Love is different.  When love is real it is service.  It is kindness.  It is compassion.  It is not self serving and driven by the whims of change.  It is not fleeting and it does not die.  For when love is real, our desire is to serve others that we love, not for them to serve us.

YES we can love someone whom does not love us back.  This is common and happens often.  The greatest love stories are those that both parties have placed the others needs before there own.  They serve one another.

There are many stories told of couples when one becomes ill and the other one steps up to serve them and care for them.   It is clear that their bond and love they share grows during these difficult and trying times.  Their love grows during this season of service and caring.

We often hear of a mothers love for her children. WHY?  Because when the children are young they are fully dependent upon their mother.  Their mother loves them and this love grows as they continue to serve them.  Children learn to love their mothers as they in turn serve their mother as they grow.  Children desire to please their parents and in so doing they serve them, this service develops love.

There are many that will argue that in just as many cases that one person serves while the other one takes.  While this is true, look at the one that is always the one that is the most heartbroken when a relationship ends.  It is ALWAYS the one that served and gave the most to the relationship.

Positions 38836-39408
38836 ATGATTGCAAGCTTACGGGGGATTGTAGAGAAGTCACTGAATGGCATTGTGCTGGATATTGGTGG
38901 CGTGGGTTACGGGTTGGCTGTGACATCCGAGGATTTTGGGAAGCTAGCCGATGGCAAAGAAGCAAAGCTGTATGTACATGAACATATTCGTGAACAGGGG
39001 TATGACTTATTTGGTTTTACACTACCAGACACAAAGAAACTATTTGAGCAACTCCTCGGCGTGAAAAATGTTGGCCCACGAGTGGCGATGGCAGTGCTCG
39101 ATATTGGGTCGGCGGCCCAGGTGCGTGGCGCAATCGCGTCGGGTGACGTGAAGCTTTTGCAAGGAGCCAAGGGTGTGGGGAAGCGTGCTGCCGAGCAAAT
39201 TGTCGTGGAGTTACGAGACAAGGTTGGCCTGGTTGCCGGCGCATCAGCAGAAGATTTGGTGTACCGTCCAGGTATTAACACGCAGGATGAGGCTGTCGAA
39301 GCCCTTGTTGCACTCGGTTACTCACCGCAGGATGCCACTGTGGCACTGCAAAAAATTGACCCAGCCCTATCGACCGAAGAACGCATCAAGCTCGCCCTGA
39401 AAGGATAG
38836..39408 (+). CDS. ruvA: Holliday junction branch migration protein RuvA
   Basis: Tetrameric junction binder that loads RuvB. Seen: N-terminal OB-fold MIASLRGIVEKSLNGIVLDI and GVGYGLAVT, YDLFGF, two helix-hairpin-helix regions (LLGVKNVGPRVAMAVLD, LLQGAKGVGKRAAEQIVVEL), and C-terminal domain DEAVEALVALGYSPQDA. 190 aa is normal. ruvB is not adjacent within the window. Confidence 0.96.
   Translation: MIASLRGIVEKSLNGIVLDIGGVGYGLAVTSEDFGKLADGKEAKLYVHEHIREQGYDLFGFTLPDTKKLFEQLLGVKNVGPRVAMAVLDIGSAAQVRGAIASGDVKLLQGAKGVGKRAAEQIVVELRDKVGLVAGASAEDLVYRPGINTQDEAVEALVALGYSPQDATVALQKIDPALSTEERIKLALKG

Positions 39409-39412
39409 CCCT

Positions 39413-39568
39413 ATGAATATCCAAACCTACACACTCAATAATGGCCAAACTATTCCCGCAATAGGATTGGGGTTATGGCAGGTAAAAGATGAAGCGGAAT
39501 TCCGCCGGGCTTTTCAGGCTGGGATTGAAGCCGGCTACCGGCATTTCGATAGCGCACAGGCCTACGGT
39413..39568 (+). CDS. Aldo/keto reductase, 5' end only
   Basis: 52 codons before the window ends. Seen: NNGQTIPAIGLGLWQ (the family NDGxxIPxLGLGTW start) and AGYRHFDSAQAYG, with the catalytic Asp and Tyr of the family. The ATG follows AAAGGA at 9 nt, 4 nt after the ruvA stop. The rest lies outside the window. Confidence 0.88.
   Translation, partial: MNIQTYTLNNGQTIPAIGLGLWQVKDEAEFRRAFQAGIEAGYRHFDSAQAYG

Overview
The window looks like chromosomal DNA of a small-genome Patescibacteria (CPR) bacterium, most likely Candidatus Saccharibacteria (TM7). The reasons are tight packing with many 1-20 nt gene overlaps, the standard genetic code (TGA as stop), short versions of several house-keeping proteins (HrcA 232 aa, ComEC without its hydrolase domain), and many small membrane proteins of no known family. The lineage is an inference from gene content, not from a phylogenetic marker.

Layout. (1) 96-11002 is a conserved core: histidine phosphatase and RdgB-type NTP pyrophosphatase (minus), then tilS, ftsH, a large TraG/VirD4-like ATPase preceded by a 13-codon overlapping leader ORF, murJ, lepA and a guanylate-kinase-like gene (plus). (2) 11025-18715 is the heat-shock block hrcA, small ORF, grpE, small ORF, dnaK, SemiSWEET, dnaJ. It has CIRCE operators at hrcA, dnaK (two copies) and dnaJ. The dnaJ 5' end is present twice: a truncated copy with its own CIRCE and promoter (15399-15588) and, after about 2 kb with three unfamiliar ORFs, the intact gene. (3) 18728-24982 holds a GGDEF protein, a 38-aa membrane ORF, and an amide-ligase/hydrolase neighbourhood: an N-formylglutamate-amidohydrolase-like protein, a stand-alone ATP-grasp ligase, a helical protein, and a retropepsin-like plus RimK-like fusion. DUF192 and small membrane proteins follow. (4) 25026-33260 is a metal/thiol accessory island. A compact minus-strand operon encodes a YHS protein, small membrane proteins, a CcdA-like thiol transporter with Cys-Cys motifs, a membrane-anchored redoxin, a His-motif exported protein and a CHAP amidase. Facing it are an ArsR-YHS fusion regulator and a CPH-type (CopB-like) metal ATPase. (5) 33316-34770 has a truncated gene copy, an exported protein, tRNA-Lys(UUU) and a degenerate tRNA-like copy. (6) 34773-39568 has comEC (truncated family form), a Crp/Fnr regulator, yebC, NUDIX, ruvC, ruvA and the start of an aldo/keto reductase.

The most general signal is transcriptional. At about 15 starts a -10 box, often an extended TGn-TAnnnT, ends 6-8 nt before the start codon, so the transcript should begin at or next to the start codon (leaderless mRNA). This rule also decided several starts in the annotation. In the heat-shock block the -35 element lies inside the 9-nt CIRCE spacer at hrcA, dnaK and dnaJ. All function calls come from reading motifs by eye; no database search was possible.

True undying mutual love can only be attained when both parties make the other a priority and serve them without expecting anything in return.  True love is service.

Anyone who goes to a foreign country to serve for any reason always comes back with a love for the people and culture in which they served.

If you are struggling in your relationships and wonder where the magic went, try genuinely serving each other and be amazed at where this will lead.

The Service of an Open Door

service

Do you advocate for people?  Do you help others find success even when there is nothing for you to gain from helping?  How often do you open a door for someone just to open it?  Do you passively or actively look for ways to help someone?

Many people feel like they will help others, oftentimes they will provide acts of service that can help someone in a time of need. I question how many of us will truly open doors for the success of another.  We find great satisfaction in the moments of help and service, mowing lawns, helping someone move, feeding a family in a time of need, etc..

There is an old saying often attributed to Confucius that says,

“Give a man a fish and you feed him for a day. Teach a man to fish and you feed him for a lifetime.”

I would argue that the same concept holds true in helping others.  If we serve them in ways that will open doors and help create a successful future then we are performing a greater act of service than we could ever do by the traditional acts of service such as making a dinner for the sick.  While these acts are wonderful and oftentimes needed, how many of us can truly help change someones life through service?  How many of us confuse a random act of kindness for that of service?

We all know people, we can all open doors for others.  The only question that remains is are we willing?

Image:  Clipart

A LABOR DAY SAMARITAN IN MAJESTIC WYOMING

Tetons

My wife and I love short weekend retreats.  Oftentimes we wake up in the morning and leave with no destination in place.  We have discovered many wonderful little roadside attractions over the last 4 years.  These wonderful trips have created amazing memories for us and opportunities to meet some wonderful individuals along the way.